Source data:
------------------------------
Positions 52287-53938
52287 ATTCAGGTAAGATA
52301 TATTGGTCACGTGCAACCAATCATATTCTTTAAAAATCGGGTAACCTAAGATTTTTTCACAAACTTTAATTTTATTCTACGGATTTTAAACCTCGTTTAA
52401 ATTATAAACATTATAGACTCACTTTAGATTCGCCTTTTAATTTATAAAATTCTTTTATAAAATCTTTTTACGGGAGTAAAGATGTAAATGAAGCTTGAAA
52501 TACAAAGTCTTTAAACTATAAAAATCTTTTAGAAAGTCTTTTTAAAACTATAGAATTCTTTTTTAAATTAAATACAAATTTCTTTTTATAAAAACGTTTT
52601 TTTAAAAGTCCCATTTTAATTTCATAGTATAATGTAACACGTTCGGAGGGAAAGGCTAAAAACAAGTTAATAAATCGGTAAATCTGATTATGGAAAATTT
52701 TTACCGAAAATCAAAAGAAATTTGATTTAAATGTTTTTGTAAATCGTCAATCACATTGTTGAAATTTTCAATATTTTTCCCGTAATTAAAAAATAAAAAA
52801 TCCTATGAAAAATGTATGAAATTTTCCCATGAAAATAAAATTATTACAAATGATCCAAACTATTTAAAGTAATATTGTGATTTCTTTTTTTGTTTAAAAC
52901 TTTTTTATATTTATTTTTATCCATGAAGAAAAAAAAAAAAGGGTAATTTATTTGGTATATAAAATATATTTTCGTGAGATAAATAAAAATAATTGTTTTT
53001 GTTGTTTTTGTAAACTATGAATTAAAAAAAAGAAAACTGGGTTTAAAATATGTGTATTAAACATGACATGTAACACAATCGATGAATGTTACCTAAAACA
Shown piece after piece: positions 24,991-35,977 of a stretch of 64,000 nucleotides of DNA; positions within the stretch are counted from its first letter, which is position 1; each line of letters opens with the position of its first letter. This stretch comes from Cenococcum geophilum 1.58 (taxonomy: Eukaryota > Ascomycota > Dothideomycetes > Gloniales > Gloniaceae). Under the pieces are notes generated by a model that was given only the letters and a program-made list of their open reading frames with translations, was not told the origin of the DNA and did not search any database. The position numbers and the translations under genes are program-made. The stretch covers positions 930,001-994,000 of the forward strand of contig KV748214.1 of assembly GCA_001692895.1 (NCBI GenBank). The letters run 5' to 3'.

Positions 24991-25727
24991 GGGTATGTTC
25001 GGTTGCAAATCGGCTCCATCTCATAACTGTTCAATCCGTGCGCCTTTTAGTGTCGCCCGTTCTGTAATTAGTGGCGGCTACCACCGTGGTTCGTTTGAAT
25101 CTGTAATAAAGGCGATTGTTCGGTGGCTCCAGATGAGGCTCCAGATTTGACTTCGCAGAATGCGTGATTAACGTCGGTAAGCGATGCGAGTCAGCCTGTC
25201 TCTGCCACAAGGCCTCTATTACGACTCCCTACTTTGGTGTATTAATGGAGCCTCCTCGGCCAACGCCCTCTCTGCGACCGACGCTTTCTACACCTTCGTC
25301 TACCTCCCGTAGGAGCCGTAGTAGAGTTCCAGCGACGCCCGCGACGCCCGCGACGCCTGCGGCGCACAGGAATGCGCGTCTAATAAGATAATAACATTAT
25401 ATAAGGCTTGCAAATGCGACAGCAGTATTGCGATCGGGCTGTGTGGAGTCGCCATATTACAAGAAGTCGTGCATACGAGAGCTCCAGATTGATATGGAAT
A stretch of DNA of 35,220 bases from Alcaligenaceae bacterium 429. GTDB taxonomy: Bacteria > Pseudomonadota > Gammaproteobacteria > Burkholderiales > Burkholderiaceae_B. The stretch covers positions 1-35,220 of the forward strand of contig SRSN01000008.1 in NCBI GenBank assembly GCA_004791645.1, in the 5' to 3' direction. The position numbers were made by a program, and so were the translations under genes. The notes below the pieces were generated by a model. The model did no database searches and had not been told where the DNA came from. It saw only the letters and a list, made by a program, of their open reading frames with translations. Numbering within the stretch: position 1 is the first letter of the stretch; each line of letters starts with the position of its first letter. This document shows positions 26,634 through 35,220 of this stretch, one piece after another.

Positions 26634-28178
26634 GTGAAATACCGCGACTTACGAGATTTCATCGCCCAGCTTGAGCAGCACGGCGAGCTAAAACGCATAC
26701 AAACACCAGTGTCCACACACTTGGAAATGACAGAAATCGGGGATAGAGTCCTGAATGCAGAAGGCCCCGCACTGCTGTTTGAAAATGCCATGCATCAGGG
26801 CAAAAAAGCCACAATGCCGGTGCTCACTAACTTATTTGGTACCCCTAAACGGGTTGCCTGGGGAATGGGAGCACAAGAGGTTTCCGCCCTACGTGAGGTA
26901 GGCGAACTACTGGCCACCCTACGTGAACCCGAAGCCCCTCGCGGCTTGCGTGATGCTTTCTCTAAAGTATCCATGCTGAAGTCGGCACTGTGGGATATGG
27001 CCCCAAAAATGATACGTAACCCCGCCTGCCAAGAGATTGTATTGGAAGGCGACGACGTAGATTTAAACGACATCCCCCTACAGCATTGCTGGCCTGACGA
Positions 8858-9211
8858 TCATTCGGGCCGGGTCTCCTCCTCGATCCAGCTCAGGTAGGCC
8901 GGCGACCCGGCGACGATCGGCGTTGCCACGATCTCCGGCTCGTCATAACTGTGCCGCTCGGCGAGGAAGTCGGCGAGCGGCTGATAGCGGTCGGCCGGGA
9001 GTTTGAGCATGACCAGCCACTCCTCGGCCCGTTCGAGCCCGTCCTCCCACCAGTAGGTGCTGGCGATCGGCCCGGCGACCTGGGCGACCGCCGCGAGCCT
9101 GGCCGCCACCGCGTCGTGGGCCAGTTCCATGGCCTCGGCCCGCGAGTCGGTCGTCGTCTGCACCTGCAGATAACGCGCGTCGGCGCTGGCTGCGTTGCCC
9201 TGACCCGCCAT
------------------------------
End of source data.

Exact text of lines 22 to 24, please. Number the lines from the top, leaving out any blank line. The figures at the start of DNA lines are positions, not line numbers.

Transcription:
26701 AAACACCAGTGTCCACACACTTGGAAATGACAGAAATCGGGGATAGAGTCCTGAATGCAGAAGGCCCCGCACTGCTGTTTGAAAATGCCATGCATCAGGG
26801 CAAAAAAGCCACAATGCCGGTGCTCACTAACTTATTTGGTACCCCTAAACGGGTTGCCTGGGGAATGGGAGCACAAGAGGTTTCCGCCCTACGTGAGGTA
26901 GGCGAACTACTGGCCACCCTACGTGAACCCGAAGCCCCTCGCGGCTTGCGTGATGCTTTCTCTAAAGTATCCATGCTGAAGTCGGCACTGTGGGATATGG